- Ensuring the light balance is even between photos
- Finishing the bow ties with food safe wax and oil (in case of unruly dogs and kids)
- The texture of the grosgrain ribbon and its sheen
- Not running sales (it devalues the brand)
However, the more major themes of my strategy which are transferable to many businesses include:
- Taking great photos
- Using the highest quality materials
- Providing quick, generous, and personal customer support
For marketing, we rely primarily on word-of-mouth, social media, wholesale stores, and organic search. I’ve attempted in the past to bring paid traffic into our business but in the end we essentially broke even on the ads. I’ll explain each of these methods below:
Word of mouth
The concept of wooden bow ties is unique, and the world is small. Many of our orders have come from people who heard about us from one of their friends who’s boyfriend saw our products in a retail store…okay maybe not that specific but something along those lines.
We mainly market on Instagram which is especially lucrative with their product tagging integration through Shopify. Instagram routinely ranks among our top referring sources in traffic analytics and it’s not uncommon for customers to use instagram as a customer service tool, asking us questions and following up on orders through the app.
We currently sell about 200 bow ties per year in wholesale partnerships. That is around 4-5 stores. We often have clients who see the bow ties in stores, but want something customized or want to order more for their wedding. For this reason, we include a business card in all of our boxes including to our wholesale partners.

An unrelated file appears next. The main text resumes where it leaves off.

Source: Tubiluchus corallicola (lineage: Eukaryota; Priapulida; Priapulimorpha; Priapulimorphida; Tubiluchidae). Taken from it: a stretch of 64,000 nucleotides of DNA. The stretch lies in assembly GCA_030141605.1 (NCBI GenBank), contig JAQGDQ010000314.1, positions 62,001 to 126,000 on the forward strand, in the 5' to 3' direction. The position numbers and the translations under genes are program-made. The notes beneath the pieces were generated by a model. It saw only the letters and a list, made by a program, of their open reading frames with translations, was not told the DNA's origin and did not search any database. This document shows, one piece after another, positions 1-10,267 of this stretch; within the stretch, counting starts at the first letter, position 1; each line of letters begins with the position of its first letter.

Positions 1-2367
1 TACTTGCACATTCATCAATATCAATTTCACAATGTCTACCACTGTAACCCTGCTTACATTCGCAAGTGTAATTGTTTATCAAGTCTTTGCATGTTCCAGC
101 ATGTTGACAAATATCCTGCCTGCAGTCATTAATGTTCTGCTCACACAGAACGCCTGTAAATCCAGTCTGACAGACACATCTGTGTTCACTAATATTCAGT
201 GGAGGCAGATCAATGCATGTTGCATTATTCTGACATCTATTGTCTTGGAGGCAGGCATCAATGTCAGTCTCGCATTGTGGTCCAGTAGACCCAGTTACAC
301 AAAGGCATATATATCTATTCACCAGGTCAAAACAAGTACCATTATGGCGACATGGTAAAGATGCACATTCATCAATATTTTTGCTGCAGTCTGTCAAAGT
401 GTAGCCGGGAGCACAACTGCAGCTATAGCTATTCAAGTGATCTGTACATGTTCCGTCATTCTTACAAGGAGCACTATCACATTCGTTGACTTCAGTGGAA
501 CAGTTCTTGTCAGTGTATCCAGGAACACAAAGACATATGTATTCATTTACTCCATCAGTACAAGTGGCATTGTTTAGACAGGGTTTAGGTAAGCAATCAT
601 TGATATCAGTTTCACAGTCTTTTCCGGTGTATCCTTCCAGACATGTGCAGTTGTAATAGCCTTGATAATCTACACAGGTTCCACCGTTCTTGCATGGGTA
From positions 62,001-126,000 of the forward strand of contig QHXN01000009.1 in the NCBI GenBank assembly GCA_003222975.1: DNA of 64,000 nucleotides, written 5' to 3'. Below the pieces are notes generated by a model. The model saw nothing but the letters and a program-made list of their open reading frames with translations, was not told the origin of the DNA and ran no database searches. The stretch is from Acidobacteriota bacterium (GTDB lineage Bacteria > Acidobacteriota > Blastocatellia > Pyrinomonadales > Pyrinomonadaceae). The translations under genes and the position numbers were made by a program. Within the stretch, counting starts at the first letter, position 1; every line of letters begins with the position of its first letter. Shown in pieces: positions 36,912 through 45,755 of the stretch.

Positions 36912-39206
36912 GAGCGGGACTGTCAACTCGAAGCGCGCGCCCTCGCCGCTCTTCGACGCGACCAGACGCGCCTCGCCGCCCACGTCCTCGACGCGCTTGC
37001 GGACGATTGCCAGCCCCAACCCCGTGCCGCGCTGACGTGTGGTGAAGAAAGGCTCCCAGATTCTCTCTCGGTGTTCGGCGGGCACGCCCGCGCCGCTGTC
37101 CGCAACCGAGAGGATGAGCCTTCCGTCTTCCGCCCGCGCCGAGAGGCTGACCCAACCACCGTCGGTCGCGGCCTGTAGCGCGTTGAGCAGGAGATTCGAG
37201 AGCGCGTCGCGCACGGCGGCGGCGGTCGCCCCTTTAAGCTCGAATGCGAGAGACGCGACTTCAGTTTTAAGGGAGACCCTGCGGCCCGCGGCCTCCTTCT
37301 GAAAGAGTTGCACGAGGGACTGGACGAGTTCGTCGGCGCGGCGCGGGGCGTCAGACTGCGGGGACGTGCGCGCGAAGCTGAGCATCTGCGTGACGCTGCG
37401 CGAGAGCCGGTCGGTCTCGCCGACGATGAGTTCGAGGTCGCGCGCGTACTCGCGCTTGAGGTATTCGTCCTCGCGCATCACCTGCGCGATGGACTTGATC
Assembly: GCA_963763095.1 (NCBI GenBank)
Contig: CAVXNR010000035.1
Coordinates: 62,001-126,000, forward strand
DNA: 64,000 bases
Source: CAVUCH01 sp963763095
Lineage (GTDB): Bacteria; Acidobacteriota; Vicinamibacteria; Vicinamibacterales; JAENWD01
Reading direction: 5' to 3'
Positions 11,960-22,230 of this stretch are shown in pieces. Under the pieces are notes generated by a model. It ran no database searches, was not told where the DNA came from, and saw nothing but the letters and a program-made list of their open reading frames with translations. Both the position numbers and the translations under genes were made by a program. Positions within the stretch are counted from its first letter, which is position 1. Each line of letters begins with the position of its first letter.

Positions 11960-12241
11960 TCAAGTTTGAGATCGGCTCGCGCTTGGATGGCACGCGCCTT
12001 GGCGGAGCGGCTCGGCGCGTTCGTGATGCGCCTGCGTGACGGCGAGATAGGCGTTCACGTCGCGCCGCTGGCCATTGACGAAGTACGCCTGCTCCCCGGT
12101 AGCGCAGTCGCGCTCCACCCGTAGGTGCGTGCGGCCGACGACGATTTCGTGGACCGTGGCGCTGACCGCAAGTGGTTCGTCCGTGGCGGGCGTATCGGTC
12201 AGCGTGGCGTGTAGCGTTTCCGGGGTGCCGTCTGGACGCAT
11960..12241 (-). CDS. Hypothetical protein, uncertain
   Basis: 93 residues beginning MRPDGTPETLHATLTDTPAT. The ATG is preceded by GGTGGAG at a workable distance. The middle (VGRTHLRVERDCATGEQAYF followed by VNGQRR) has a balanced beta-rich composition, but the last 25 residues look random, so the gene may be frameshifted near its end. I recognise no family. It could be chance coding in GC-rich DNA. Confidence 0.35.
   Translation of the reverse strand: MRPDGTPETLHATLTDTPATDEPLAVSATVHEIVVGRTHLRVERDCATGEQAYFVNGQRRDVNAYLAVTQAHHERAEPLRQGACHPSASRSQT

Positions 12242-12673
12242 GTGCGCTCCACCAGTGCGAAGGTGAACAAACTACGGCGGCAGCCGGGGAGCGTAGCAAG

At first, I did a lot of work reaching out to stores to see if they might want to carry our products, and I was not that successful. I contacted more than 100 stores and only heard back from one of them (however, they are now our best wholesale client). Over time, as we got bigger, stores started to reach out to us and that’s currently how we get most of our wholesale relationships.
The margins on wholesaling are predictably lower than on retail sales, but for my business it has absolutely been worth it. Because our bow ties are made out of wood, a natural material, there are often pieces that looks much different than the model depicted in our online listings. These ‘different’ looking bow ties then get sent to our wholesale clients because the color or grain not matching a photo is unimportant to them. Thus, our wholesale relationships help us decrease waste while increasing the likelihood that our products match customer expectations.